Normalization in World Politics
The imposition of normalcy on fragile states and crises and its implications for world politics
As we face new challenges from climate change and the rise of populism in Western politics and beyond, there is little doubt that we are entering a new configuration of world politics. Driven by nostalgia for past certainties or fear of what is coming next, references to normalcy have been creeping into political discourse lately, with people either vying for a return to a past normalcy or coping with the new normal. The normal and quest of normalcy thus are emerging as central features of how Gëzim Visoka and Nicolas Lemay-Hébert make sense of the world , but there has been little explicit effort to conceptualize and unpack their meanings in practice.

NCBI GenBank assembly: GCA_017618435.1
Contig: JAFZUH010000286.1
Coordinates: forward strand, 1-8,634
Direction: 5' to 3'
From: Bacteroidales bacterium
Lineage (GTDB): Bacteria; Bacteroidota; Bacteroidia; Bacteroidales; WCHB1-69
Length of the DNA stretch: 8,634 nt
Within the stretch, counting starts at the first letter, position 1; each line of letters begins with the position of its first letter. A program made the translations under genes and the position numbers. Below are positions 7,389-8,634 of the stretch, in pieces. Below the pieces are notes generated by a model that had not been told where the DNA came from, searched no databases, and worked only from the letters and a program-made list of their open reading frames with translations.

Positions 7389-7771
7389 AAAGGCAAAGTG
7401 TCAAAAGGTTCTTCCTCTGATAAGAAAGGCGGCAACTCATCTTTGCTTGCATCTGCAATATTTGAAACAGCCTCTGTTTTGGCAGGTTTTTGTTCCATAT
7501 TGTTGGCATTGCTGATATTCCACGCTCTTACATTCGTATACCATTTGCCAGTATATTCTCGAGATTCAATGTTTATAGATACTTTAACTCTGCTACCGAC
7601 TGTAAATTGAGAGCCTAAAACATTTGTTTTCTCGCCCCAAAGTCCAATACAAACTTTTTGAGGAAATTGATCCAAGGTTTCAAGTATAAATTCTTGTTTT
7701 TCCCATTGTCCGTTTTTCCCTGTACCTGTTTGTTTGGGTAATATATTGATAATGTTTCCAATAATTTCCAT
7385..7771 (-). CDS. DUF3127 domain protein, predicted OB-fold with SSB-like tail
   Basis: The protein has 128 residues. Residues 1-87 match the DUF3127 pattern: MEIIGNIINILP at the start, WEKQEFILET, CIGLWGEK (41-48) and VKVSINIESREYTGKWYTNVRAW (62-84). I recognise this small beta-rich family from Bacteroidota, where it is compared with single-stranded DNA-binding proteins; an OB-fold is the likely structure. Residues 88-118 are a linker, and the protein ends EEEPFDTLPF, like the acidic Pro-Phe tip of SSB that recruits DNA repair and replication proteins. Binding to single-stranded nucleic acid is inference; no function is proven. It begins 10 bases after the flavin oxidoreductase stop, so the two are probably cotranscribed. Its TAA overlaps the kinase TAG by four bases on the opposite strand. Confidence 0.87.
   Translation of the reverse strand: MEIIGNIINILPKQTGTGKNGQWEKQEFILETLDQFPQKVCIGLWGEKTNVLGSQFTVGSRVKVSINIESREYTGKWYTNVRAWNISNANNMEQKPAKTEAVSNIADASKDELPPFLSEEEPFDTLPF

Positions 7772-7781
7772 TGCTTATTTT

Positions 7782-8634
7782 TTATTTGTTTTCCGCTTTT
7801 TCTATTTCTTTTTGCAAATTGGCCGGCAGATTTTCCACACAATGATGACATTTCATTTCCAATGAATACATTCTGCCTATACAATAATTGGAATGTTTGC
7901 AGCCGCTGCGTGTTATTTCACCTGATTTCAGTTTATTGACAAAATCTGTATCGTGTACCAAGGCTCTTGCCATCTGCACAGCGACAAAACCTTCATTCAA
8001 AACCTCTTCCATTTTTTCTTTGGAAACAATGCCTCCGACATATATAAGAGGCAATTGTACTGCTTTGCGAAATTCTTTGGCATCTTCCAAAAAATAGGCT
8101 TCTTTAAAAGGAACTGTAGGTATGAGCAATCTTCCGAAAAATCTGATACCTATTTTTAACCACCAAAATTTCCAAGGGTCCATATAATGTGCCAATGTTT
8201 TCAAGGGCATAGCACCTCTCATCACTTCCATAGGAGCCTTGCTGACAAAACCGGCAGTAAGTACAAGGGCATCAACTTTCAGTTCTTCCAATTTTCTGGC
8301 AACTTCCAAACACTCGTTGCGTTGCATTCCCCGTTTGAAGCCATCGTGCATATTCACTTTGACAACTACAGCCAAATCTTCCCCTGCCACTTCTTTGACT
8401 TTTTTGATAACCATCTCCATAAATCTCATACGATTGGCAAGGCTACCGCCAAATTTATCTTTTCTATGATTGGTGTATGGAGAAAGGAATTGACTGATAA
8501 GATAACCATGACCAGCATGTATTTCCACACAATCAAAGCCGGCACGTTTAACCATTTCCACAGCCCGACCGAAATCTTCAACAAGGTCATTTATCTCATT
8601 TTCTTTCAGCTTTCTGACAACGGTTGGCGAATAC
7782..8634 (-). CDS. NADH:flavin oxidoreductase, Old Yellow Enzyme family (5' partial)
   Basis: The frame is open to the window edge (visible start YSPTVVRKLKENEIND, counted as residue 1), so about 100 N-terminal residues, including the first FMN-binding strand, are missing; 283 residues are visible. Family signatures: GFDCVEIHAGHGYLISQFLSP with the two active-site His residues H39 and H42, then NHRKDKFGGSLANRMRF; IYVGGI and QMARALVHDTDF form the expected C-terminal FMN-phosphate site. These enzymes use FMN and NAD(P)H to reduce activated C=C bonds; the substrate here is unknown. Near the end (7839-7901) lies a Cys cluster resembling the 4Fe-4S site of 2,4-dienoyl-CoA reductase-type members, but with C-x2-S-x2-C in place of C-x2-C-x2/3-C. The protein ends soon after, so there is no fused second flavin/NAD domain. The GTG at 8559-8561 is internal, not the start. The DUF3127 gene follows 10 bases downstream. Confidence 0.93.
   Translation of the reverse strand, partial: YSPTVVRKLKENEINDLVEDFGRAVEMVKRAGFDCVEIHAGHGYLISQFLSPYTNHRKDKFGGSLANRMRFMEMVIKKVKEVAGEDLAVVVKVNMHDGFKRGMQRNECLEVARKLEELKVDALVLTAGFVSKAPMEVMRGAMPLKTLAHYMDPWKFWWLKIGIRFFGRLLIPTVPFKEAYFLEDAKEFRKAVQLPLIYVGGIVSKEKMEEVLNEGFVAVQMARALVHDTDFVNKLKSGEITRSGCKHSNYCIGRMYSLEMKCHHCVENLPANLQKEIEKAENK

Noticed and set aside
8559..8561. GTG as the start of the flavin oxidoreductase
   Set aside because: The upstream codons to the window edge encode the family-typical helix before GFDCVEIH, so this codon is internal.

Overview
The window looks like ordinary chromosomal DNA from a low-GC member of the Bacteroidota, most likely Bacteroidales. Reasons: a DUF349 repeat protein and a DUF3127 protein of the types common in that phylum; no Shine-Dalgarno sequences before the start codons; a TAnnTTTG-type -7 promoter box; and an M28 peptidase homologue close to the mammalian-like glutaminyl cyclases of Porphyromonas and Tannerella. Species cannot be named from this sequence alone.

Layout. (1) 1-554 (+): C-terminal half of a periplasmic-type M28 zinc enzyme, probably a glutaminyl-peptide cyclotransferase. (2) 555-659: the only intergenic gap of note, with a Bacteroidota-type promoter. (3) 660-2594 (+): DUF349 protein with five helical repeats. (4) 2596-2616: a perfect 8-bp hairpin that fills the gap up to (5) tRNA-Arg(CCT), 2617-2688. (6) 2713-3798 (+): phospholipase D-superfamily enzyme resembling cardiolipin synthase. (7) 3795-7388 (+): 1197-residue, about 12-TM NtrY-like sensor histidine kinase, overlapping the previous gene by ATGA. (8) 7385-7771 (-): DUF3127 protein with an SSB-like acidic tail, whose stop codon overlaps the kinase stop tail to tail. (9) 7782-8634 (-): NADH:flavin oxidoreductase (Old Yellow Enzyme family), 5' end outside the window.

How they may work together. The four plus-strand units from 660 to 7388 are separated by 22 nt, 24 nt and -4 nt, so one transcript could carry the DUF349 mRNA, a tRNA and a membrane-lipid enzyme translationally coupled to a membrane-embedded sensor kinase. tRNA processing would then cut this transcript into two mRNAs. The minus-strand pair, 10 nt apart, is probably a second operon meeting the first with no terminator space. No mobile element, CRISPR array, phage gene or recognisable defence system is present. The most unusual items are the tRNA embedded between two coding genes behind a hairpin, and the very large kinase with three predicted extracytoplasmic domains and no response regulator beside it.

This book traces main discourses and practices associated with normalcy in world politics. Visoka and Lemay-Hébert mostly focus on how dominant states and international organizations try to manage global affairs through imposing normalcy over fragile states, restoring normalcy over disaster-affected states, and accepting normalcy over suppressive states. They show how discourses and practices come together in constituting normalization interventions and how in turn they play in shaping the dynamics of continuity and change in world politics.
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